The Broadband Deployment Accuracy and Technological Availability Act (S. 1822), sponsored by Senator Rodger Wicker (R-Mississippi), would require the Federal Communications Commission (FCC) to collect detailed data twice-a-year on the availability of broadband internet access services.
Under the bill, the FCC would establish and maintain a comprehensive database and create detailed and publicly available broadband coverage maps. The Congressional Budget Office (CBO) recently estimated that the bill would cost the FCC approximately $65 million over the 2020-2024 period. However, because the FCC is allowed to collect fees to offset the costs, CBO estimates the net effect on spending would be insignificant.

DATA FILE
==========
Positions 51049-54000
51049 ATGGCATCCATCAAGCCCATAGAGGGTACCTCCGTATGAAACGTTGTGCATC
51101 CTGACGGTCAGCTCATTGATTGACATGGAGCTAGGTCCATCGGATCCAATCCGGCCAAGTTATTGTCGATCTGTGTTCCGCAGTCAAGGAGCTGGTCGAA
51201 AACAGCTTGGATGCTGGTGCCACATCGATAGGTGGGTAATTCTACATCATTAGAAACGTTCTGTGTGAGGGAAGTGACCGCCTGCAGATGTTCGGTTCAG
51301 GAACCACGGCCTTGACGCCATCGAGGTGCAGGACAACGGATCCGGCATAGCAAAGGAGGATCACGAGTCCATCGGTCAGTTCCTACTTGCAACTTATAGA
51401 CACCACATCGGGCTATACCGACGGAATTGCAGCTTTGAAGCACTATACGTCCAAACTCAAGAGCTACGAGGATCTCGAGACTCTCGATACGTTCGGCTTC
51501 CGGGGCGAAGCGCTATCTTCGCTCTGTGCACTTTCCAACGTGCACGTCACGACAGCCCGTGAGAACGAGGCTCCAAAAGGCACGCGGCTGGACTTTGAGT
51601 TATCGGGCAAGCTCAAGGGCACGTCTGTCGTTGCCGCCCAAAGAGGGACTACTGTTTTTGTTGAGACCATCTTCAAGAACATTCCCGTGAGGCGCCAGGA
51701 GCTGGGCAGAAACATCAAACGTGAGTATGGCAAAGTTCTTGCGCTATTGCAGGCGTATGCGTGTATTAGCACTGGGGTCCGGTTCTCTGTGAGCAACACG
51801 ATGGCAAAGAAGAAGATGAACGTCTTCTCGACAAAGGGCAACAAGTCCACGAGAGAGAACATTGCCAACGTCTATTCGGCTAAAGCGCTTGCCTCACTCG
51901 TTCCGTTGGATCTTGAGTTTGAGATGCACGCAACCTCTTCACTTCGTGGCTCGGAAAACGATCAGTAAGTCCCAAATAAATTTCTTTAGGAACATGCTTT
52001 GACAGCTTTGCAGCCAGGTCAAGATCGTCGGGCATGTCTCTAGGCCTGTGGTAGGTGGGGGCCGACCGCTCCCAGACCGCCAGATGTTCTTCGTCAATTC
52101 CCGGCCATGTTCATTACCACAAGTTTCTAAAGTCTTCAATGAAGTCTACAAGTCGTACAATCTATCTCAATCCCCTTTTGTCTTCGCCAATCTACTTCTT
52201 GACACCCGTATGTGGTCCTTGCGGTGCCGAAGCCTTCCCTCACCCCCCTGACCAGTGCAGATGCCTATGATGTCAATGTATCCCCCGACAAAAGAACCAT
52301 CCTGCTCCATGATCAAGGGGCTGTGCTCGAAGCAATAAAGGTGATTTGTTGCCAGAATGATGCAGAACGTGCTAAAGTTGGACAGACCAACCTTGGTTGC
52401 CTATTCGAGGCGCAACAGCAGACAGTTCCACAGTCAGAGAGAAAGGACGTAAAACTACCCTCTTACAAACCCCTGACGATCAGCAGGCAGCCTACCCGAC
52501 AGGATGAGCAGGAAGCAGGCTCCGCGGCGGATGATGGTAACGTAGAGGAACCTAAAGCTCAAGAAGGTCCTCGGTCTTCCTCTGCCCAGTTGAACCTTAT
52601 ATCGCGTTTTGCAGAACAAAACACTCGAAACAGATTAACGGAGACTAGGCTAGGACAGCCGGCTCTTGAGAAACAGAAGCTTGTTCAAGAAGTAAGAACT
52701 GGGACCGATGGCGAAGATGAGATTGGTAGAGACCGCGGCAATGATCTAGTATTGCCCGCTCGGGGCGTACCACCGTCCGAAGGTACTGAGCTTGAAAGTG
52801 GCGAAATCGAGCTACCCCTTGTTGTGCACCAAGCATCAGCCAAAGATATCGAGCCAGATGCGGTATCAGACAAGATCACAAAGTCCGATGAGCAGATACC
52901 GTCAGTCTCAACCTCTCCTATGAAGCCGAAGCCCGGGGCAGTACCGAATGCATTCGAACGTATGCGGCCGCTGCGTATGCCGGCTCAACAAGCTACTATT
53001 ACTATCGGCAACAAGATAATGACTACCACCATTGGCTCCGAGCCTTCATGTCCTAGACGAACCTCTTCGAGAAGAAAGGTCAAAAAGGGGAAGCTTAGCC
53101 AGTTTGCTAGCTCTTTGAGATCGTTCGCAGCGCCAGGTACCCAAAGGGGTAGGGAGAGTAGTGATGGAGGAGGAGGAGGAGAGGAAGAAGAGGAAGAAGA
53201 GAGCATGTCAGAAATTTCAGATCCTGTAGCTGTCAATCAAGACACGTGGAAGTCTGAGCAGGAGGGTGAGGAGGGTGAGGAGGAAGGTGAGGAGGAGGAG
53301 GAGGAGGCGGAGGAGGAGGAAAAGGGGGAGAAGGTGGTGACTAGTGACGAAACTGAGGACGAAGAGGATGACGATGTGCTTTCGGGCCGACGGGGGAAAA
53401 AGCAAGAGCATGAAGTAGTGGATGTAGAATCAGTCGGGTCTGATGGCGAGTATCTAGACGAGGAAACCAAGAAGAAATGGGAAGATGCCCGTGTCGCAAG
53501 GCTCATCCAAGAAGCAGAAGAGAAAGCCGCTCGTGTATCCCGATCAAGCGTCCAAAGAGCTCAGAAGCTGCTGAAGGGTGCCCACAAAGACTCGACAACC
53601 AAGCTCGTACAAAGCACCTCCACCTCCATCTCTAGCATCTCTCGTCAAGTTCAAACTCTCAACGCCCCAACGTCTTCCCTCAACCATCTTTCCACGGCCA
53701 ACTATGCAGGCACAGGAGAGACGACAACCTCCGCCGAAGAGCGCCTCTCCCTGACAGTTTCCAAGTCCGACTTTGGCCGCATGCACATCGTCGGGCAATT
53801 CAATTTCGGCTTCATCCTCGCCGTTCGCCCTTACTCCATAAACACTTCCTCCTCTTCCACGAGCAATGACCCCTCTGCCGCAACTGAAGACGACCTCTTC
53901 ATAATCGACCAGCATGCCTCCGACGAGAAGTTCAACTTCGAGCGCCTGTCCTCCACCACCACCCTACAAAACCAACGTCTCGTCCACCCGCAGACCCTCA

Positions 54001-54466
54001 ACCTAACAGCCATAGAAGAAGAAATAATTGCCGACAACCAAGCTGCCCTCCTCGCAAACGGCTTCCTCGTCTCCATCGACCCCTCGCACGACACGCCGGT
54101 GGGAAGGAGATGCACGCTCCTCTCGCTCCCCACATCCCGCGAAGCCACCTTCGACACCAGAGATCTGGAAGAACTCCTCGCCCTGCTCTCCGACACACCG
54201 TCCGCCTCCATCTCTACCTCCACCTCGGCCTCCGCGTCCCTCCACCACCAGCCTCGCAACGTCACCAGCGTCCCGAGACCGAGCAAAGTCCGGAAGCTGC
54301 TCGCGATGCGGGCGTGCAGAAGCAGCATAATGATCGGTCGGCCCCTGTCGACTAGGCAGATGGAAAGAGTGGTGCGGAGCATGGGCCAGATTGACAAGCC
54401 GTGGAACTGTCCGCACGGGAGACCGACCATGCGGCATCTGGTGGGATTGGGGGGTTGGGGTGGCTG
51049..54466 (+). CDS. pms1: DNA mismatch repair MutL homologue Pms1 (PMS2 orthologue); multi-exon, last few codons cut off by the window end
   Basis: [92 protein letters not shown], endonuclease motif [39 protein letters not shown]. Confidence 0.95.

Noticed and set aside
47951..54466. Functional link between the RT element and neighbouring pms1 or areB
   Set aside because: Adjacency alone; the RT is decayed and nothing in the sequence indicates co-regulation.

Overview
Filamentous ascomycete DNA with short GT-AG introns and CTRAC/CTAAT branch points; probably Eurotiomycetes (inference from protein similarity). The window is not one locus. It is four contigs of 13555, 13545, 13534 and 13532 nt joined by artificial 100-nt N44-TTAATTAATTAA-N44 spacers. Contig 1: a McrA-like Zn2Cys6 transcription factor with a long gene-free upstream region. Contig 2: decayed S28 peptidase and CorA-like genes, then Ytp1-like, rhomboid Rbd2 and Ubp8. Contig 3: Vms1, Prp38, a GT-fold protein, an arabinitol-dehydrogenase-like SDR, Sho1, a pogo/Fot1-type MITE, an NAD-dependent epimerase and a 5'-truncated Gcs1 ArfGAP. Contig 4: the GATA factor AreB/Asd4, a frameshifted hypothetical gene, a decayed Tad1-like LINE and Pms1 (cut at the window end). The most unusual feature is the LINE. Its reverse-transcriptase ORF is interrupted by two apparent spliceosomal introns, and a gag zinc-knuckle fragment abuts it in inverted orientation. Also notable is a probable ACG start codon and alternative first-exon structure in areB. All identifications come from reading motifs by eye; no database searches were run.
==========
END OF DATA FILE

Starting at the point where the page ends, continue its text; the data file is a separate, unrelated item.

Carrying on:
FCC Chairman Ajit Pai stated his fear that a patchwork of local and state regulations on internet technologies could hurt the competitiveness of the US in the tech sector. As the FCC has continued deregulation at the federal level, states have stepped in to fill the void with their own regulation. California has been at the forefront of this effort with their passing of internet protections following the dismantling of net neutrality. Chairman Pai argued that “while that federalist system has served us very well” up to this point in our nation’s history, it’s time for Congress to consider “whether or not we can still maintain a multilayer regulatory system.” He said allowing states and local governments to pass their own laws regulating internet services, creates market uncertainty.